Journal of Clinical Anesthesia (2007) 19, 485–488
A. Matioc MD. William S. Middleton Memorial VA,USA
We present the Airtraq to facilitate an ETT exchange in a difficult-to-intubate, critically ill obese patient (body mass index = 35). The intubated patient (with a history of difficult laryngoscopy and intubation) was transported to the operating room (OR) for an emergent abdominal surgery with a “defective” ETT pilot balloon. After rapid sequence induction, a “soft tip” Cook airway exchange catheter (Cook, Bloomington, IN) was inserted and left in situ after removal of the defective ETT.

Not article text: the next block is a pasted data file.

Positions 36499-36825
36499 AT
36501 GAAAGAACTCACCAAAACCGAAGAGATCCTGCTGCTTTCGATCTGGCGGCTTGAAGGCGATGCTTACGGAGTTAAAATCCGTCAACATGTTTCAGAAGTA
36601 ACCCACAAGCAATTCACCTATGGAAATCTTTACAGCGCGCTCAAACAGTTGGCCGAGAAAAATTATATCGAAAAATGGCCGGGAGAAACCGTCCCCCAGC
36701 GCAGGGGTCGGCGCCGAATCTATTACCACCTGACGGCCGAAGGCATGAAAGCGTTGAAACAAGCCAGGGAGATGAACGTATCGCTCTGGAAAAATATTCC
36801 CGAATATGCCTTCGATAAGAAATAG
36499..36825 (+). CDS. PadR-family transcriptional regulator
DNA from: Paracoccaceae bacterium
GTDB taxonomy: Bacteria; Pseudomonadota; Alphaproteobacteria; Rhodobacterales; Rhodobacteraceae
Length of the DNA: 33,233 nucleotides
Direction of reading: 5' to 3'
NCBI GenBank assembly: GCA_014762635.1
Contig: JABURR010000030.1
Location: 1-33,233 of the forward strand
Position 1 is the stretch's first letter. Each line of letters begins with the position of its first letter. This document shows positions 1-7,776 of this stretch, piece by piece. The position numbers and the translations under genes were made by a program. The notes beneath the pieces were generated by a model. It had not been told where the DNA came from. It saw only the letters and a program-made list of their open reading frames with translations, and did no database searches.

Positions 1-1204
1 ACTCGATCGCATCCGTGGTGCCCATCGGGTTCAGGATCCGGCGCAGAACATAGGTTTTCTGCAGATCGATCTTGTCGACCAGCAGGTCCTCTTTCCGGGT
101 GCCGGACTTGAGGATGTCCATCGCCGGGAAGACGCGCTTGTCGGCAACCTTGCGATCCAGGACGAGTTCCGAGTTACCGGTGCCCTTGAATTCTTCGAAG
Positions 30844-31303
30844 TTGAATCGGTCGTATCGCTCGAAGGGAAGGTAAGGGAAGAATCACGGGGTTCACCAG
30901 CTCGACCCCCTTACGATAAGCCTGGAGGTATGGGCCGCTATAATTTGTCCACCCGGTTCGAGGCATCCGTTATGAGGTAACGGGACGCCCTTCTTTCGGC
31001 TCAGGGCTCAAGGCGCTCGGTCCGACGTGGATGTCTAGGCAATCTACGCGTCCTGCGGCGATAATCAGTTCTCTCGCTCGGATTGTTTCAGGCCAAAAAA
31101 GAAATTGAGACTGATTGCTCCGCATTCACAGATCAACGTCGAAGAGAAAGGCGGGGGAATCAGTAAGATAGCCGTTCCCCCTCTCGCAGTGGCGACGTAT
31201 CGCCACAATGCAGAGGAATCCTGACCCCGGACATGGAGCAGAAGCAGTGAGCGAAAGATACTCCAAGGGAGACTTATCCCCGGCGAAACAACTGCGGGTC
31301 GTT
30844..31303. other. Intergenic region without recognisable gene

The Airtraq, with a number 8 ETT mounted with its bevel down (anticlockwise rotation), were railroaded over the airway exchange catheter. The Airtraq was advanced to visualize the airway exchange catheter penetrating the glottis. Then the ETT was advanced under direct visualization over the airway exchange catheter into the trachea. The glottis was edematous, and the ETT was inserted into the trachea without trauma while cricoid pressure was maintained.
The Airtraq ETT exchange technique may be useful in healthy and difficult-to-intubate patients as it may reduce the rate of complications and failure.
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